In this view, the original questions raised are now more specific,
i.e., is it possible for small Alaskan villages to provide individuals
with opportunities for "lasting and secure livelihoods that
minimize resource depletion, environmental degradation, cultural
disruption, and social instability." And, is this a desirable
Desirability of Sustainable Development in the North
Consistent with the global pattern, "sustainable development" is
a concept that is increasingly being positively connected to programs
related to northern development. These efforts range from an Alaska
Federation of Native financing workshop on "Building a Sustainable
Economic Future" (1989) to the Canadian Winter Cities Forum 91
focus on "Is Sustainable Development Feasible." The activities
of the Arctic Institute of North America are particularly noteworthy
as it has carried out both theoretical and applied endeavors related
to sustainable development, for example, a Bibliography of Sustainable
Economic Development (1988), an on-going Sustainable Economic Development
Business Project (1989) and even short courses like "Rethinking
Rural, Native and Small Town Economies: Fostering Sustainable Economic
Similarly, the literature on northern development is beginning
to consistently reflect a concern with sustainable development
[ e.g., Keith and Simon (1987), , Griffiths and Young (1989), Pretes
and Robinson (1989), Lyck (1989), Science Council of Canada (1991),
and Hansen (1991)]. And, after reviewing this type of literature
to compile the Arctic Institutes bibliography on sustainable
economic development, Connatty (1988), besides offering a useful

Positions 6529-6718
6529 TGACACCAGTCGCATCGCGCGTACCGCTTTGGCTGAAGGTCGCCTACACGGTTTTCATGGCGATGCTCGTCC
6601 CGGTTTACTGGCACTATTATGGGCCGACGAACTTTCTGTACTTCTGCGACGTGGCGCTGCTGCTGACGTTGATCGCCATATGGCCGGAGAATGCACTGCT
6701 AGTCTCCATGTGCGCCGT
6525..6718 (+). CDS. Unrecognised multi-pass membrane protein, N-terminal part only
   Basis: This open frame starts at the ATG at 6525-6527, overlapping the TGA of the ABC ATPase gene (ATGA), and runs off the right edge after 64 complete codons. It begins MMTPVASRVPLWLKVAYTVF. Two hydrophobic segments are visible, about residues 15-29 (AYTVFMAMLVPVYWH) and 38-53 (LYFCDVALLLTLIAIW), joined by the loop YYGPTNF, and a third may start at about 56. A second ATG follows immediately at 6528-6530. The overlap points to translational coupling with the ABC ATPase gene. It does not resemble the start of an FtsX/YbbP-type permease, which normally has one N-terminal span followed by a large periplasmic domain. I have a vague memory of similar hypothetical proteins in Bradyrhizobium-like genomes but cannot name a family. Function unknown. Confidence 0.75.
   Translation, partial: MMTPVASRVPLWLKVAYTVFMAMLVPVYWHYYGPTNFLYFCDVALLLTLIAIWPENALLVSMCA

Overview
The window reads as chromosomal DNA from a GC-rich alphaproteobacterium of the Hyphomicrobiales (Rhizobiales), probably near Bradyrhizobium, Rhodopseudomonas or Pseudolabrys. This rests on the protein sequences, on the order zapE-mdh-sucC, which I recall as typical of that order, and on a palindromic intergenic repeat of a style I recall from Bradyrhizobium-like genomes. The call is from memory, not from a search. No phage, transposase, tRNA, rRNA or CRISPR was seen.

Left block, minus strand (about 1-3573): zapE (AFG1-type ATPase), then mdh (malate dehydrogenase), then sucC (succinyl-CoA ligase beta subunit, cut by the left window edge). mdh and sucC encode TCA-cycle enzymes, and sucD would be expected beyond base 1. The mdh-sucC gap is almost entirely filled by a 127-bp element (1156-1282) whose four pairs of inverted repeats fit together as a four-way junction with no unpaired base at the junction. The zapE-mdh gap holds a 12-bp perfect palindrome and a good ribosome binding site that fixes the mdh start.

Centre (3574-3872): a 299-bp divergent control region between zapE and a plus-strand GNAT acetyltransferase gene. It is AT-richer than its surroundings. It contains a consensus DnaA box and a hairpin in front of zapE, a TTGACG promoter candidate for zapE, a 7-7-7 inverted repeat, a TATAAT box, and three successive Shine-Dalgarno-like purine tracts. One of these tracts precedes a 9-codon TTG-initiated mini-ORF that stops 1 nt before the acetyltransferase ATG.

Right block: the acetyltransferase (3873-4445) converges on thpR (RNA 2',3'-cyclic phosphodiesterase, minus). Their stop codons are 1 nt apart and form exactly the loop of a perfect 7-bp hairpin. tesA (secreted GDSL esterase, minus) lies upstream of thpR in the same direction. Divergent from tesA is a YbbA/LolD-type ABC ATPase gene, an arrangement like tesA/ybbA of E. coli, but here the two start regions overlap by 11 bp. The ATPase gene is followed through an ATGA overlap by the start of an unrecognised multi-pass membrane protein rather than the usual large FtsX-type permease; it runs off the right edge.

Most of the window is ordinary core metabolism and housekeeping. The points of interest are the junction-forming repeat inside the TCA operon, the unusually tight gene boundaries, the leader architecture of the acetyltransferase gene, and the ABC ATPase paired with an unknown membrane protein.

graphic array of various components associated with SED, provides
an omnibus definition which closely parallels the previously
mentioned Barbier definition:
A beneficial progression in economic conditions for the people
in a specific area when current and future environment, social
and cultural needs are being met (iii).
In a subsequent and even more specific bibliography on sustainable
development and the entrepreneur, Michael Pretes (1989:vi), a staff
member at the Arctic Institute, sketches some common objectives
of sustainable development that are helpful in providing a northern
anchor for the more general Barbier and Connatty definitions:
- recognition that economic and environmental problems [are]
global in nature
- acknowledgment of the relationship between economy and environment
- advocacy of local control of resources
- avoiding reliance on non-renewable resources
- recognition of the importance of social and cultural traditions
- the need to eradicate poverty, hunger and disease
- recognition that these factors must be viewed with future generations
The Northern Workshop portion of the 1986 Conference on Conservation
and Development that was concerned with implementing the previously
mentioned World Conservation Strategy goes even farther in recommending